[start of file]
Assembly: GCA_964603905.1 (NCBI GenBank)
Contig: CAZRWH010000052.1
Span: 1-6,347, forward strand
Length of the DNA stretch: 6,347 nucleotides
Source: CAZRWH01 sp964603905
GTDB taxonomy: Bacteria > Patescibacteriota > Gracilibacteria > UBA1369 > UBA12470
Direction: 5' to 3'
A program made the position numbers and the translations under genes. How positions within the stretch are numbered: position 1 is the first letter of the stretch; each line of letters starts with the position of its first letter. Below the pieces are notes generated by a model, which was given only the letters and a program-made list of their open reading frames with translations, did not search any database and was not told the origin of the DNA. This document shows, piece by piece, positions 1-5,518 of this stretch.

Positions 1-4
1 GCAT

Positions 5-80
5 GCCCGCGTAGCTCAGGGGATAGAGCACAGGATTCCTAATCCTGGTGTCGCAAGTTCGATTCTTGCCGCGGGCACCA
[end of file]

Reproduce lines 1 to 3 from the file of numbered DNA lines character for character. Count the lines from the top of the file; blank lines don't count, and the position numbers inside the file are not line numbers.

Assembly: GCA_964603905.1 (NCBI GenBank)
Contig: CAZRWH010000052.1
Span: 1-6,347, forward strand